There was a need to address the root origin of the problems to eradicate them. One way that the BBC did this was by subjecting all publicity materials to formal editorial compliance. This ensured than non-editorial employees did not have room to allow other non-ethical incentives to influence the performance of their work. They were restricted to providing the right work that met the trust policy of the organisation. If they failed to do so, then the editors would have an obligation to point out the mistakes and seek remedies.

One challenge of relying on additional authority to safeguard trust issues is that it can prompt junior officers to collude with the higher authorities and continue with the harmful behaviour in their duties. The original editorial misjudgements happened because the higher authorities were unable to perform their duties well. Therefore, relying on the competency of the higher authorities alone was not enough. There was a need to reduce the incentives for the employees to be deceptive. One of the ways to do so would be by addressing the performance thresholds put in different positions in the organisation (Greiling, 2007). Ensuring that enough resources were allocated to the employees and considerable time allowed to perform a given duty was another way. Reducing job pressures would also allow the employees to follow the due process and maintain the right values and philosophy of the organisation as they performed their duties (Greiling, 2007).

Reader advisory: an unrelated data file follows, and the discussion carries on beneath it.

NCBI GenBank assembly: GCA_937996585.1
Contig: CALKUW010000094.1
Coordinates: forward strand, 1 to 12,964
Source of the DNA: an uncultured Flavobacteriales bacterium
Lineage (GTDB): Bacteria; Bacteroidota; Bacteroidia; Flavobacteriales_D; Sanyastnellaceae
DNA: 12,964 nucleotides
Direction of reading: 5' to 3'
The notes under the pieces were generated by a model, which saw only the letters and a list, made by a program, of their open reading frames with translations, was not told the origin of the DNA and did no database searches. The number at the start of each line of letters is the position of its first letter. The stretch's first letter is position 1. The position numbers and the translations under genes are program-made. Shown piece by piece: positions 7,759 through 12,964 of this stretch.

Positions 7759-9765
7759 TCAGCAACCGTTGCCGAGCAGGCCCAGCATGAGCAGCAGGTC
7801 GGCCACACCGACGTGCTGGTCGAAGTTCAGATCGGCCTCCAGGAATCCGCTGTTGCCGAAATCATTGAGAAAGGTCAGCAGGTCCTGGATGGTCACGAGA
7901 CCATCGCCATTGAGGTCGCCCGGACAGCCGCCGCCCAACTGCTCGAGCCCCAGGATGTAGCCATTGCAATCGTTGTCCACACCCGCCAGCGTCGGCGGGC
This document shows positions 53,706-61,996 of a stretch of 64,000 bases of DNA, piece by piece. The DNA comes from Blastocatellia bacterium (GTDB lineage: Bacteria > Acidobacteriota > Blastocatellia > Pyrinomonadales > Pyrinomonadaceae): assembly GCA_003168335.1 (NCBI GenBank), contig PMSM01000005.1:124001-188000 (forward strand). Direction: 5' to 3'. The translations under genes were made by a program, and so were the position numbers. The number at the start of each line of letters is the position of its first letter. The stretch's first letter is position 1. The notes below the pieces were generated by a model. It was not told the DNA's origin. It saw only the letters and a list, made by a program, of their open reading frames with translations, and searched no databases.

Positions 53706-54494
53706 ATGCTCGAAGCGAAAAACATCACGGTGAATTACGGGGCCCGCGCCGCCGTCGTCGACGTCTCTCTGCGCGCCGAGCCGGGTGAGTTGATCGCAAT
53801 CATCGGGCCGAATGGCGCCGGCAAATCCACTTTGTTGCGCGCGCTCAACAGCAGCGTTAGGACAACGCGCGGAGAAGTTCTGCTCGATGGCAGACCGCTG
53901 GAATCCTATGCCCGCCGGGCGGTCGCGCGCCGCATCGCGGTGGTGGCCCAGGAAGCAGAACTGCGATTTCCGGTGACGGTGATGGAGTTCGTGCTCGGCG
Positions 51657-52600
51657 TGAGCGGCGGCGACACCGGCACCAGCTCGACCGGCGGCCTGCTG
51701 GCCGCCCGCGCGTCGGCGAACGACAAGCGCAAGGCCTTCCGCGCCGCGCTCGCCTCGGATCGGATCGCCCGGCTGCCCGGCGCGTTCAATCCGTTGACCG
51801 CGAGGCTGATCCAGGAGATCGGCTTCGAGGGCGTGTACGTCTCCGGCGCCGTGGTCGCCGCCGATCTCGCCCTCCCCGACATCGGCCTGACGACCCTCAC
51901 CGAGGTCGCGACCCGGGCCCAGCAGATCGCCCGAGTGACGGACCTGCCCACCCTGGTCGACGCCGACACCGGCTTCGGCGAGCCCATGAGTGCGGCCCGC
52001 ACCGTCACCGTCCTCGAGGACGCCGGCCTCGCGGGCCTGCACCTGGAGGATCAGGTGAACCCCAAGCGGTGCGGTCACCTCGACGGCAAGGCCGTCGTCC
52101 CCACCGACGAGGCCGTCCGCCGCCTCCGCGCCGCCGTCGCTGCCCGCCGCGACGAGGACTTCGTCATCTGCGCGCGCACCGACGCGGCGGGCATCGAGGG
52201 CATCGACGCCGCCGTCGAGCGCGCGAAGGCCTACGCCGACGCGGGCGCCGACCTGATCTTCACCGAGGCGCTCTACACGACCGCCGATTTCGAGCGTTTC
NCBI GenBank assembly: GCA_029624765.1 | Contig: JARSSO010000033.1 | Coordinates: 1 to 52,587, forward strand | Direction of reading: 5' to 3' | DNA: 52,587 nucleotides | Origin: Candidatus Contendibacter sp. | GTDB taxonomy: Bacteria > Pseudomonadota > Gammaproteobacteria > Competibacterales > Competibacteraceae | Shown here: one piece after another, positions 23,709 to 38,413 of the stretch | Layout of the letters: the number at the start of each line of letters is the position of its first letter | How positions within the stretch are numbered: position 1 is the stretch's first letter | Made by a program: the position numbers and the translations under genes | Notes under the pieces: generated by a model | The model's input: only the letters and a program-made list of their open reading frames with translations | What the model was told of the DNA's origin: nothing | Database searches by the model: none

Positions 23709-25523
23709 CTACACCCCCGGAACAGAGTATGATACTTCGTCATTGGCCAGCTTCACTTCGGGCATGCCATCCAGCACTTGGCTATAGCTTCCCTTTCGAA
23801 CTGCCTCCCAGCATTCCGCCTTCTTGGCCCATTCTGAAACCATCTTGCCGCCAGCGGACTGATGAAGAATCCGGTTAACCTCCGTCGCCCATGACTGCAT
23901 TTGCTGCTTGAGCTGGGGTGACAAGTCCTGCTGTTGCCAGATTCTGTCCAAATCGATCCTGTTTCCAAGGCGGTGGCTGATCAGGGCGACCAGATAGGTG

What would happen if the company did not publicly address the issues and make changes?

Failing to address the issue publicly would result in an on-going mistrust from the public stakeholders. Continuing mistrust would lead to the loss of legitimacy of the organisation and cripple its ability to perform its duties well. Such an eventuality would cause it to shut down because of failing to do its public duty as a publicly-funded organisation. Also, a new organisation with adequate control measures would be set up as a replacement for the BBC.